Emily Maxwell, the widow at the center of Stewart O’Nan’s engaging new novel, “Emily, Alone,” is probably no more self-absorbed than the rest of us. It’s just that O’Nan takes such painstaking care portraying the Pittsburgh matriarch amid all her material and emotional minutiae, readers may believe that they are in the presence of a world-class neurotic.
It’s true, Emily frets about everything, from the tardiness of her grandchildren’s thank-you notes to the life expectancy of the cosmos she plants at her husband’s grave. She might be the first to tell you that she has too much time on her hands, and yet her primary occupation – taking a final measure of the meaning of her life and the lives of those dearest to her – emerges as a noble enterprise.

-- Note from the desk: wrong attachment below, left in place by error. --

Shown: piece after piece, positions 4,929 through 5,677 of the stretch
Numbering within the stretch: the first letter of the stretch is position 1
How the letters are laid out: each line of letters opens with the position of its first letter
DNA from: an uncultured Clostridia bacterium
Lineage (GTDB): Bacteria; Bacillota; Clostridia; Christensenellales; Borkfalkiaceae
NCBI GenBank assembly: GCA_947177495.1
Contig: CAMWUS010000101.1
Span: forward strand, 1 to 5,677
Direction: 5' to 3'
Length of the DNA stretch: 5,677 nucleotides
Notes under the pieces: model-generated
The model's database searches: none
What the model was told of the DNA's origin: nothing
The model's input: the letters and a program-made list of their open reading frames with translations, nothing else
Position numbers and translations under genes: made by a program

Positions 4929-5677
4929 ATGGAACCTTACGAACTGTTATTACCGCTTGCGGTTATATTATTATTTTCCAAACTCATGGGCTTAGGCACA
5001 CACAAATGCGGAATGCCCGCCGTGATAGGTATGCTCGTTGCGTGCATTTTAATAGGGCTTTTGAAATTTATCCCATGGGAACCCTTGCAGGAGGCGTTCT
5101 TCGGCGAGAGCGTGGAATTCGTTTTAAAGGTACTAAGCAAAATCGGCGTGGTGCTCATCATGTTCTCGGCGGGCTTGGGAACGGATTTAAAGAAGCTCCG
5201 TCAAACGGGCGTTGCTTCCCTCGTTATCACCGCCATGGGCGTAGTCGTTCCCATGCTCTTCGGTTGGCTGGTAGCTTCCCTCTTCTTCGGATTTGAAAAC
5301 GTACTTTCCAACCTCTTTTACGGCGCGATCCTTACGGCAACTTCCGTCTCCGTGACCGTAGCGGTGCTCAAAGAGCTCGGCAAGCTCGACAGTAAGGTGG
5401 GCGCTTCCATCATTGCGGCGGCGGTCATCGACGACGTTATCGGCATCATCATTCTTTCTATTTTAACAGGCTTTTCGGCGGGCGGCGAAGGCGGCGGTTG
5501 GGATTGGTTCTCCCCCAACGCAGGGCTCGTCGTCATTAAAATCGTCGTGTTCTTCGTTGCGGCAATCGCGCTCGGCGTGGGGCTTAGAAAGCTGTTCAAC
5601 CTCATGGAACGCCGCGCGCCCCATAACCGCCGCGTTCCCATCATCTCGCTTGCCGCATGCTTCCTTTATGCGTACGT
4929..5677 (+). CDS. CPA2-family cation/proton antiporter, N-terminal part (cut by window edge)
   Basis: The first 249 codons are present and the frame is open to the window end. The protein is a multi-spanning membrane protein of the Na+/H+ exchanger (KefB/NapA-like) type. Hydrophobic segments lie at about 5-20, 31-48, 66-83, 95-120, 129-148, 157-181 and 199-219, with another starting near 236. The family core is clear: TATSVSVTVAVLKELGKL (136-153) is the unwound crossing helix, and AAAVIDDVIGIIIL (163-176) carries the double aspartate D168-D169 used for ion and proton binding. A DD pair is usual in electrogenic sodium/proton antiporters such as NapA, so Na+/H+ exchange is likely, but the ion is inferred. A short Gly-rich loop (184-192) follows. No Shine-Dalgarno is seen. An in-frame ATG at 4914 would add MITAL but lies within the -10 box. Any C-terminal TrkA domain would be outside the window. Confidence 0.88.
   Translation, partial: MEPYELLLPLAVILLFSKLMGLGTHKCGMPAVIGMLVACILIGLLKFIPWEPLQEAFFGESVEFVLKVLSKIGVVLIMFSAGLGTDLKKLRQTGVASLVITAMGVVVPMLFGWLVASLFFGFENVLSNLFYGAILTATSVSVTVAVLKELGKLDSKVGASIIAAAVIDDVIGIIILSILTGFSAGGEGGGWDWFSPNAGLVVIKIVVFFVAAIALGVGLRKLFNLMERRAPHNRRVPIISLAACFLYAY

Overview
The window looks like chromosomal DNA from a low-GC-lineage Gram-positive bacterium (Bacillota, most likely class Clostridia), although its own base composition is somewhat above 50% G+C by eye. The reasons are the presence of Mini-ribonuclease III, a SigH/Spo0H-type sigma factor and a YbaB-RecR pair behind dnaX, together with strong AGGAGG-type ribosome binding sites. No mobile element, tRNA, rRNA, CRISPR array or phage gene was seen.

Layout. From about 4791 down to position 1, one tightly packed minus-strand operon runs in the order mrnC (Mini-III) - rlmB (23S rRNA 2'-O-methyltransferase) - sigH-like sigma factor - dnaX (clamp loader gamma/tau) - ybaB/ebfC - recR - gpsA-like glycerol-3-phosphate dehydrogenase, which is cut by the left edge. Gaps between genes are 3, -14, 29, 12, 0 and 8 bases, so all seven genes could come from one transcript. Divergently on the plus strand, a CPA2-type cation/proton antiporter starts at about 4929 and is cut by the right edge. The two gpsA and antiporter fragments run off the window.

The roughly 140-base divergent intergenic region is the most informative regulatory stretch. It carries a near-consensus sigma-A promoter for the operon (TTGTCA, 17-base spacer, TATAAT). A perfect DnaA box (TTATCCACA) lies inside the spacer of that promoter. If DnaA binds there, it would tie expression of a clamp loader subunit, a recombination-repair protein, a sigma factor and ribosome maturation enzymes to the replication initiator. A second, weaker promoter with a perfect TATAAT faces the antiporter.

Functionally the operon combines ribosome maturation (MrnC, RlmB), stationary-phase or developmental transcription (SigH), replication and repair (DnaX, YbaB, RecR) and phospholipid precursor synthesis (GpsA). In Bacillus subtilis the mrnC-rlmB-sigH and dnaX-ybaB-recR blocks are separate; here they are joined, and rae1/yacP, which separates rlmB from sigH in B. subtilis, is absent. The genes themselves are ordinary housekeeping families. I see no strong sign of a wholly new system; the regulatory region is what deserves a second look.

Thankfully, a keen intelligence and healthy sense of the absurd reside at the center of Emily’s self-absorption. Although bruised here and there by an angst arising from the loneliness of aging alone, this is a comic novel with numerous laugh-out-loud passages.